Given the above, I am curious about your experience as an American curator working in a British context. Of course, curators work internationally beyond their home countries all the time, but I am interested in your personal experience, in general, and in particular related to the “Soul of a Nation” exhibition organized in London, but focused on a specific period and aspect of American art history, and now working on a high-profile international stage curating the British Pavilion with artist Cathy Wilkes.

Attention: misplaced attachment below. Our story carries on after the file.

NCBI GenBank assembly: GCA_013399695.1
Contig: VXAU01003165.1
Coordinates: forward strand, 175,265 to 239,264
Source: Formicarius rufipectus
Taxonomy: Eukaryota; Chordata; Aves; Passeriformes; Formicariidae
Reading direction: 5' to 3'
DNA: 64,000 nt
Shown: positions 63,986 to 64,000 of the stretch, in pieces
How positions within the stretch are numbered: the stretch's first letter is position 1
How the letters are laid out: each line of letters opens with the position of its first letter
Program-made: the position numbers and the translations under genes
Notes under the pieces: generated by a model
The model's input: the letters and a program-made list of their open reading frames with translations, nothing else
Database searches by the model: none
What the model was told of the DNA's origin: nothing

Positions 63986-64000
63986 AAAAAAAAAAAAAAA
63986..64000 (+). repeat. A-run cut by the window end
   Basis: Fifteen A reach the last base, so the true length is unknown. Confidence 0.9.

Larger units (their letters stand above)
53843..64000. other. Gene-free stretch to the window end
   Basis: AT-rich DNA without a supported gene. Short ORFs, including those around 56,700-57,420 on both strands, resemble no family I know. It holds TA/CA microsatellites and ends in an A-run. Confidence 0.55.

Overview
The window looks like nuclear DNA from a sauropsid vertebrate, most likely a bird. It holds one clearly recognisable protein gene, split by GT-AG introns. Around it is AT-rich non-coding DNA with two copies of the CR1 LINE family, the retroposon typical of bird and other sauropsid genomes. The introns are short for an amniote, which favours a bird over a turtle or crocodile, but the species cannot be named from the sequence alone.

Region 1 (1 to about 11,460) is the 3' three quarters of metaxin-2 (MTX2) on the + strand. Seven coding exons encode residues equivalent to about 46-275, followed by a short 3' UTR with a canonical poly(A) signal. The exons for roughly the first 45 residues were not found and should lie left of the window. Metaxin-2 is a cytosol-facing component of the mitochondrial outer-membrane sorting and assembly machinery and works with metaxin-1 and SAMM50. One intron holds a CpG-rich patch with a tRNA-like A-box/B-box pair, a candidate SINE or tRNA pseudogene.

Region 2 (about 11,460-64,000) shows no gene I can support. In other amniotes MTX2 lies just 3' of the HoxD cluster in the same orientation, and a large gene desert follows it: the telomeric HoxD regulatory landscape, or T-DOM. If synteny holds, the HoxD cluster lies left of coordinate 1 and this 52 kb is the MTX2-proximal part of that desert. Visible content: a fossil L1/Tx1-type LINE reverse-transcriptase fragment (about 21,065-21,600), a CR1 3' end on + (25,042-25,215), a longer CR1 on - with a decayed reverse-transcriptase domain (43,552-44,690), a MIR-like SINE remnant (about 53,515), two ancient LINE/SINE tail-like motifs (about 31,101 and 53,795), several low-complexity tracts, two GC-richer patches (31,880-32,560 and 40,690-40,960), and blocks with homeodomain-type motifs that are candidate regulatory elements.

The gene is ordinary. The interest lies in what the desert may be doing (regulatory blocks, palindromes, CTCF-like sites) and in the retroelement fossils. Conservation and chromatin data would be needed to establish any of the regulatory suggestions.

I got my start in British museums. A week after earning my MA at the Royal College of Art, I started a part-time, maternity cover position as an assistant curator in prints and drawings at the Victoria and Albert Museum (V&A). I became one of the V&A’s curators of Contemporary Programmes and stayed there 10 years, curating exhibitions and project managing site-specific art and design commissions. It was at the V&A that Gill Saunders and I co-authored “In Black and White: Prints from Africa and the Diaspora.” I co-curated the Afrofuturism exhibition “The Shadows Took Shape” at the Studio Museum in Harlem as a guest curator; then moved on to be curator, contemporary British art at Tate Britain where I was able to develop the artist film program in order to show moving image works by Helen Cammock, Theo Eshetu, and Zina Saro-Wiwa, culminating with a season dedicated to Sankofa Film and Video Collective. Placing black British contributions to artist films within a wider context was something I was committed to doing during that time.